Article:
Why is Duncan such the heavy favorite? First, he's good friends with the President-Elect, which is no small matter. Second, he has been smart to reach out to both the reform camp and the establishment camp within the Democratic Party, for instance signing the Broader/Bolder manifesto but also the Education Equality one. And third, the diversity of President-Elect Obama's Cabinet picks thus far means that he can go with the white guy from Chicago for the education job if he wants to.

Other folks mentioned today: Colin Powell, Michael Lomax, Hugh Price, Ray Mabus, Jim Hunt, Mike Easley, Tom Vilsack, Freeman Hrabowski, Erskine Bowles, Roy Barnes, Ted Mitchell, and Jim Shelton....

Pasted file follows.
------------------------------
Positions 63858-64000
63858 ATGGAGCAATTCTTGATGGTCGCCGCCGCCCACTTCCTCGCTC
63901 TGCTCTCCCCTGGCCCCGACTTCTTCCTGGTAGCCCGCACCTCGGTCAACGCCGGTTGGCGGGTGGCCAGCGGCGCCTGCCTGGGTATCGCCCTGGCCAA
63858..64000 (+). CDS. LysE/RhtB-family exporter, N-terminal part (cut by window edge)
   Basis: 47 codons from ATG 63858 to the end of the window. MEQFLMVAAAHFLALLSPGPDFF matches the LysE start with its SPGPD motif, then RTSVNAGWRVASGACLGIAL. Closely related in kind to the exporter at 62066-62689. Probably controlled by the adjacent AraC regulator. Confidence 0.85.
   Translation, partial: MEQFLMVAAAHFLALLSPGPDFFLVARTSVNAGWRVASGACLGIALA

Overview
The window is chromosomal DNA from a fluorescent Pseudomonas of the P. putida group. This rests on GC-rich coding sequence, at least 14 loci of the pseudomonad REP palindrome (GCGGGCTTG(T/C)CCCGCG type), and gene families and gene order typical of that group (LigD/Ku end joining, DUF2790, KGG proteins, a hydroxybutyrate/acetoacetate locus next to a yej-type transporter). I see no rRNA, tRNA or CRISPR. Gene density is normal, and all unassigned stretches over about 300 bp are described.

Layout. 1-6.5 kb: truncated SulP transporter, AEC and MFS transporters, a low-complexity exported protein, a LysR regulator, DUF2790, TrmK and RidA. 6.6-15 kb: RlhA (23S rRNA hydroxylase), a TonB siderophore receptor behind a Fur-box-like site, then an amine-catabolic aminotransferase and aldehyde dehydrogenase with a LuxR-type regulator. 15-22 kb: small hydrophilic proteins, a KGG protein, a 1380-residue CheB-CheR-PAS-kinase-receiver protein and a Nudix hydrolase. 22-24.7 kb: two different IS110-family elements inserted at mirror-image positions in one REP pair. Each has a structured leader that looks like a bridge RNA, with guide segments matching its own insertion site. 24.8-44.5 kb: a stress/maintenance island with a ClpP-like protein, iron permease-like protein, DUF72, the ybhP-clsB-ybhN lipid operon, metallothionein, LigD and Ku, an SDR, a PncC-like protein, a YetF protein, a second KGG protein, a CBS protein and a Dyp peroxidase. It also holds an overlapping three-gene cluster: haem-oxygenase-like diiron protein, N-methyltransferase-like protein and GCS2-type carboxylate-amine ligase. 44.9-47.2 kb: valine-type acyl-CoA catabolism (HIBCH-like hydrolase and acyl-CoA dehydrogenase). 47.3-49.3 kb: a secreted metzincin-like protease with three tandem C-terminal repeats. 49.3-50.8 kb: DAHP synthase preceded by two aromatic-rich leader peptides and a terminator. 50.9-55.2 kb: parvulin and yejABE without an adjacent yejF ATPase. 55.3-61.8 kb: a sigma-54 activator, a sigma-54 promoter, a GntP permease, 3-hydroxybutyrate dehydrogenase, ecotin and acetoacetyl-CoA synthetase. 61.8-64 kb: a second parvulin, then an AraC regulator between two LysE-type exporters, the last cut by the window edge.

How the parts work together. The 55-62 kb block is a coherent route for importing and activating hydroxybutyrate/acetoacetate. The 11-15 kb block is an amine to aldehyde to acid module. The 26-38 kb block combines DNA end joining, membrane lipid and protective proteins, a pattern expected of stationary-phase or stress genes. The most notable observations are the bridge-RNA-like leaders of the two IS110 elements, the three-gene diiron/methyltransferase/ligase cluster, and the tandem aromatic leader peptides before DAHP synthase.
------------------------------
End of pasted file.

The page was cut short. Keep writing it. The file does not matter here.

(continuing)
It's hard not to root for Michelle Rhee, the butt-kicking, straight-talking, no-nonsense Chancellor of the District of Columbia Public Schools. (Consider this piece of straight talk, from a related article on the incoming Administration, regarding her reluctance to vote for Obama: "It was a very hard decision. I'm somewhat terrified of what the Democrats are going to do on education.") So I can't help but say hooray for her making the cover of TIME this week. (The story, by Amanda Ripley, is very good too.) According to our intern Charlotte's quick research, the last time TIME put an education official on its cover was September 1991; it's nice to see the issue getting some national attention. Call this the last great success of the Ed in 08 campaign.

Still, let's admit that Rhee's tenure in DC is just in the very early stages, and as such she can't claim much by way of results yet. Furthermore, her most farsighted reforms are being stymied by the teachers union, and they don't appear to be letting up anytime soon. Consider this quote from the article...